Bishops must be brave with Pope
Next week the Irish bishops are going to Rome for a crucial meeting with Pope Benedict XVI and senior members of the Roman Curia.
They must not allow the Curia to present clerical child sexual abuse as an Irish problem.
The prefect of the Congregation for the Clergy, Cardinal Claudio Hummes, tried to put that slant on the problem in an interview in 'L'Osservatore Romano' (January 13, 2010). President Mary McAleese categorically rejected this claim in her speech to the diplomatic corps when she stated that, "these are global problems and to assume otherwise is to offer abusers the same dishonourable secret view which gave them protection and impunity".
The bishops must have the courage to remind Rome that it has a lamentable record in the area of dealing with clerical child sexual abuse. It promoted Cardinal Bernard Law to the office of archpriest of St Mary Major in Rome, even though there was extensive abuse of children by priests while he was Archbishop of Boston. And it failed to pursue credible accusations of sexual abuse against Fr Marcial Maciel, founder of the Legion of Christ, who had powerful allies in Rome.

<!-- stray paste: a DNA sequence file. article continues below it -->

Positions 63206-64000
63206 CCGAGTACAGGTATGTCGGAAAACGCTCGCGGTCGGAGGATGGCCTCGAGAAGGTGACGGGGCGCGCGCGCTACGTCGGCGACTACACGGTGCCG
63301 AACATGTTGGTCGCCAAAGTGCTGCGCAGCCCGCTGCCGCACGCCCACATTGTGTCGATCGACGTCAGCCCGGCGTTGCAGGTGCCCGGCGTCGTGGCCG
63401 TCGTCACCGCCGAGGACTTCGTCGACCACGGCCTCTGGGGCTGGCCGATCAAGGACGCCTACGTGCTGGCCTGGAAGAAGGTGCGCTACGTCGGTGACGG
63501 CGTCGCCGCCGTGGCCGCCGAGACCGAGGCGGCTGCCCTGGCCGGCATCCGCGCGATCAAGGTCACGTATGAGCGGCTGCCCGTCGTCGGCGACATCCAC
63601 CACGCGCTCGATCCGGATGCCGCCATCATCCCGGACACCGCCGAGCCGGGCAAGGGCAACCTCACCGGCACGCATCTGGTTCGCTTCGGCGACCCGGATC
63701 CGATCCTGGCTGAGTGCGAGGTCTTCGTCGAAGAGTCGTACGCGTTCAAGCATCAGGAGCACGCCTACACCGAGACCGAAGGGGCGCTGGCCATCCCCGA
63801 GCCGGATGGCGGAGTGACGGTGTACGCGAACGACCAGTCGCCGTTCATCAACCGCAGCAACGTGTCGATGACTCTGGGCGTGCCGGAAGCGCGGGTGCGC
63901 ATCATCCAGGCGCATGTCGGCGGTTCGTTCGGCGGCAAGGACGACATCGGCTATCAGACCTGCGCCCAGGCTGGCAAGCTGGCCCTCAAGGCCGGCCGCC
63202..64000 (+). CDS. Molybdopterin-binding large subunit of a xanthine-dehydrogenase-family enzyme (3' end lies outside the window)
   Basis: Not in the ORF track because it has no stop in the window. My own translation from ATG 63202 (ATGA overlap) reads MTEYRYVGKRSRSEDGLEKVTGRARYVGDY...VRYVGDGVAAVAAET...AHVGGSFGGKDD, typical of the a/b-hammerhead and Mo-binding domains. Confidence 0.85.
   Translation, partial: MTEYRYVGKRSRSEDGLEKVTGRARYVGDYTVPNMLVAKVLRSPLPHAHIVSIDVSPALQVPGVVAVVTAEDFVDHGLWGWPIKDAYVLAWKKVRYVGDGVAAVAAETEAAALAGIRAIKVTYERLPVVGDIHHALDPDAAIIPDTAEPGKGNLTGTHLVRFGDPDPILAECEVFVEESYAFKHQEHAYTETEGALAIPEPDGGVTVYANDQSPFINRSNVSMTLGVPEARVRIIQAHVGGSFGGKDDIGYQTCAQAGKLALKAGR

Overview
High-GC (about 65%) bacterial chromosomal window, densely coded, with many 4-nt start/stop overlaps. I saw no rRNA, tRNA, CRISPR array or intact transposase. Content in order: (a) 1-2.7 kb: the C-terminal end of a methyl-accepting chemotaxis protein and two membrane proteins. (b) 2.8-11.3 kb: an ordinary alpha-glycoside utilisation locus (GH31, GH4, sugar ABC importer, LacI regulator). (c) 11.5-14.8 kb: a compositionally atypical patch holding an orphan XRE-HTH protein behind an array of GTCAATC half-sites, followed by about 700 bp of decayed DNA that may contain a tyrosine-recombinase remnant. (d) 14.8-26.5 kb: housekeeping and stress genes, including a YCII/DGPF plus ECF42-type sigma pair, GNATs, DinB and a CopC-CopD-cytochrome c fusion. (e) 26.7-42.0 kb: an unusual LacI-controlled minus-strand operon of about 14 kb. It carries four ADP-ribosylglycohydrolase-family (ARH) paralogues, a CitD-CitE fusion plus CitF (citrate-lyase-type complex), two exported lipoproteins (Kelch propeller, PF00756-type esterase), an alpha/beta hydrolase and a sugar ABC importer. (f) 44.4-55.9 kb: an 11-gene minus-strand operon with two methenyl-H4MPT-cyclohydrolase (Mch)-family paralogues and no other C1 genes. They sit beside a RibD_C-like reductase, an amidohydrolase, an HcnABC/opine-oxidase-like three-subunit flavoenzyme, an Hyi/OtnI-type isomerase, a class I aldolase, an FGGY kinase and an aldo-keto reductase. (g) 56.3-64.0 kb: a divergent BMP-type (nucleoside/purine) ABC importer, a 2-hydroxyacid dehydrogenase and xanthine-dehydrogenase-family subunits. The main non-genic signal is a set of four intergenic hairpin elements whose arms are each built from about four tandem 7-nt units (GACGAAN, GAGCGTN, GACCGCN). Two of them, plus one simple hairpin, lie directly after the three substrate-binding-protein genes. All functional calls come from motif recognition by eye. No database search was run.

Furthermore, officials of the Dublin Archdiocese, such as Monsignor John Dolan, told the Murphy Commission that they did not feel that Rome was supporting them in dealing with the issue (child sexual abuse).
Addressing the clerical abuse of children without examining the wider reality of ministry and clericalism in the Catholic Church would be a major mistake. There is an enormous need for new forms of ministry in the Catholic Church. For the last few decades, the Catholic community has been praying to the Holy Spirit to resuscitate the current form of ministry, with little results. Could this not be the Holy Spirit's way of nudging the Catholic Church to look elsewhere for suitable leaders for Christian communities?
Since the 1970s, individual bishops and bishops' conferences have called for major change in the structure and form of ministry -- but to no avail. Rome seems to be in denial, which is why bishops' conferences from around the world must challenge it on this vital issue.
The Irish bishops are pastors in their own right and not local branch managers Walmart-style of the chief executive in Rome. I hope they will have the courage to tell the Pope and other members of the Curia that the current model of ministry in the Catholic Church is imploding right around the globe.
As a missionary I have witnessed examples of this disintegration in many churches in Asia, Australia, New Zealand, Europe, Africa, North and South America.
Access to the Eucharist, which according to the Second Vatican Council is the source and summit of the Christian life, is becoming less and less available to Christian communities.
New ministries ought to be shaped in response to the gifts that the Holy Spirit is giving to the contemporary church and not the medieval one. Naturally, these new ministries must be open to everyone, male and female, married and single.
Fr Sean McDonagh
Navan, Co Meath